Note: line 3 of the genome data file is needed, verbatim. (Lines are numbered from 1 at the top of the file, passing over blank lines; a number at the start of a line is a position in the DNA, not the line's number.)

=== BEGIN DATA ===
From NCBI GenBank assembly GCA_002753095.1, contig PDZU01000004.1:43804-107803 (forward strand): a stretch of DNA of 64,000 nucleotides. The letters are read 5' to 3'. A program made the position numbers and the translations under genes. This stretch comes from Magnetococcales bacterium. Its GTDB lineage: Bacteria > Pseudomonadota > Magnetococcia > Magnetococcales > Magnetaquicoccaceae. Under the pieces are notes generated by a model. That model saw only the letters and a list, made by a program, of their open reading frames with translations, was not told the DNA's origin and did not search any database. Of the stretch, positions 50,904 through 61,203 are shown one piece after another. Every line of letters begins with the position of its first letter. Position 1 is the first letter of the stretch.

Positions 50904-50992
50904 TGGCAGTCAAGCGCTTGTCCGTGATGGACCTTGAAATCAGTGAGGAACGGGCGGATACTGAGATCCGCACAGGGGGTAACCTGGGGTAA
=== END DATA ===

50904 TGGCAGTCAAGCGCTTGTCCGTGATGGACCTTGAAATCAGTGAGGAACGGGCGGATACTGAGATCCGCACAGGGGGTAACCTGGGGTAA